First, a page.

POLITICS: Special Interests

Is Ciudad Juárez on the brink of a new gang war?

A municipal police officer at a crime scene in Ciudad Juarez, Mexico. The municipal police force was recently "purged" under the new chief of police Julien Leyzaola.
A municipal police officer at a crime scene in Ciudad Juarez, Mexico. The municipal police force was recently "purged" under the new chief of police Julien Leyzaola.

October was the deadliest month in Ciudad Juárez in nearly three years. Locals are anxious — and hopeful they're not witnessing a resurgence of the brutal drug war that plagued this Mexican border city from 2008 to 2011.

Texas lawmakers hope election rhetoric doesn't swamp beneficial trade deals

U.S. Sen. John Cornyn, R-Texas, operating a crane at the Port of Houston Authority on November 1, 2016. The port is ranked first in the country for imports and exports, and second for overall tonnage.
U.S. Sen. John Cornyn, R-Texas, operating a crane at the Port of Houston Authority on November 1, 2016. The port is ranked first in the country for imports and exports, and second for overall tonnage.

Trade has become an emotional hot-button issue this presidential election year, and some Texas lawmakers are worried about what that means for the future of the state's trade climate. 

Dan Patrick Again Targeting In-State Tuition For Undocumented Students

Former and current lawmakers gather at the Texas Capitol showing their support for HB 1403 which passed in 2001 ensuring that all Texas would have access to in-state college tuition regardless of immigration status.
Former and current lawmakers gather at the Texas Capitol showing their support for HB 1403 which passed in 2001 ensuring that all Texas would have access to in-state college tuition regardless of immigration status.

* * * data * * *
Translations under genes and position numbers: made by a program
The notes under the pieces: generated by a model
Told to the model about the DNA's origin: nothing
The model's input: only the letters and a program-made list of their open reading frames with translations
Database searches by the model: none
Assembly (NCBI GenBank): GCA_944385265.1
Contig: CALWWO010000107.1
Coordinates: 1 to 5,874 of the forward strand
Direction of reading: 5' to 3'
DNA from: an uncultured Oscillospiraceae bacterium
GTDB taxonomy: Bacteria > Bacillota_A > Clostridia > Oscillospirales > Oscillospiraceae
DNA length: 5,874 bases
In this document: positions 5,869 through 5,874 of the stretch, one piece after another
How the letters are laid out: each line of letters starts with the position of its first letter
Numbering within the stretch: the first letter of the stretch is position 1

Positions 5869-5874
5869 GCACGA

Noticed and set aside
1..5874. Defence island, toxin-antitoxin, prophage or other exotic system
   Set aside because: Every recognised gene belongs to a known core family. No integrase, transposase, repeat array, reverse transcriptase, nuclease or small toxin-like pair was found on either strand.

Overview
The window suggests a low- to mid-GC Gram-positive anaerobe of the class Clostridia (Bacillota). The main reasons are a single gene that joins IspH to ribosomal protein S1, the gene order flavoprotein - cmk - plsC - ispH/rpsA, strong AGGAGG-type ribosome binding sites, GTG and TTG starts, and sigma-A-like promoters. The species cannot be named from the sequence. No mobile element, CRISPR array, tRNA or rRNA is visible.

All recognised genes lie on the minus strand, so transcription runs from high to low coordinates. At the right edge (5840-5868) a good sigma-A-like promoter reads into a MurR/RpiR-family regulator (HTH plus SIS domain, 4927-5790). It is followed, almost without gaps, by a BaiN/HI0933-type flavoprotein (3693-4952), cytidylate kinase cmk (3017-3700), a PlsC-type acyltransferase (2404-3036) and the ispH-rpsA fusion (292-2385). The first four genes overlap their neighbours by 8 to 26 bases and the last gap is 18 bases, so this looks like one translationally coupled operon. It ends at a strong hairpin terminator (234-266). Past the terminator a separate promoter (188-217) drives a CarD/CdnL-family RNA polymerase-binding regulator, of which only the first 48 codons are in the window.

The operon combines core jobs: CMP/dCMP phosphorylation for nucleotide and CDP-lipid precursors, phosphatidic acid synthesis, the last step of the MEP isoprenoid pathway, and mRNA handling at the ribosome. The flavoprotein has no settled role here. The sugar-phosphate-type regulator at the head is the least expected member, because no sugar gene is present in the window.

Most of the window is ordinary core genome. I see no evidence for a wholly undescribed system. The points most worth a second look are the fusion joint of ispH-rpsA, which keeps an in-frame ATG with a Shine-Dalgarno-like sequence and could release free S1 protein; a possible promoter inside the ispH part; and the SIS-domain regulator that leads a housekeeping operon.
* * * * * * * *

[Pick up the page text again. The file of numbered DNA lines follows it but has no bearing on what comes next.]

When Texas lawmakers meet next year, Lt. Gov. Dan Patrick is promising to again target a 2001 law that lets some undocumented immigrants pay in-state college tuition.

Senators Consider Texas Nominees for Long-Vacant Judicial Seats

U.S. Sen. Ted Cruz, R-Texas, speaks during a U.S. Senate Judiciary Committee hearing in Washington, D.C., to consider five nominees to fill vacancies on federal courts in Texas. The hearing was Sept. 7, 2016.
U.S. Sen. Ted Cruz, R-Texas, speaks during a U.S. Senate Judiciary Committee hearing in Washington, D.C., to consider five nominees to fill vacancies on federal courts in Texas. The hearing was Sept. 7, 2016.

During a hearing of the U.S. Senate’s Judiciary Committee that convened to consider nominees for five federal district court seats in Texas, the candidates promised senators they would steer clear of becoming activist judges.   

DACA Gave Thousands of Undocumented Texans Hope. Will it Survive November?

Immigrants and activists participate in press conference and rally on Nov. 19, 2015, before a 37-mile march to show support for immigration reform. The marchers planned to walk for three days, from the federal immigration detention facility in Taylor to the Texas Governor's Mansion in downtown Austin.
Immigrants and activists participate in press conference and rally on Nov. 19, 2015, before a 37-mile march to show support for immigration reform. The marchers planned to walk for three days, from the federal immigration detention facility in Taylor to the Texas Governor's Mansion in downtown Austin.

Undocumented immigrants in Texas are taking a glass-half-full approach as a 2012 initiative that has benefited hundreds of thousands of immigrants marks its four-year anniversary. But will that optimism last after the November election?

Starbucks in Havana? Close, But No Cigar

Yasmanny Alcantara, 20, sits in front of a mural near the home of Cuban artist Jose Fuster.
Yasmanny Alcantara, 20, sits in front of a mural near the home of Cuban artist Jose Fuster.

After more than 50 years of tension, normalizing relations between the United States and Cuba is going to take a while, and businesses eager to trade with the island nation best be patient, officials say.

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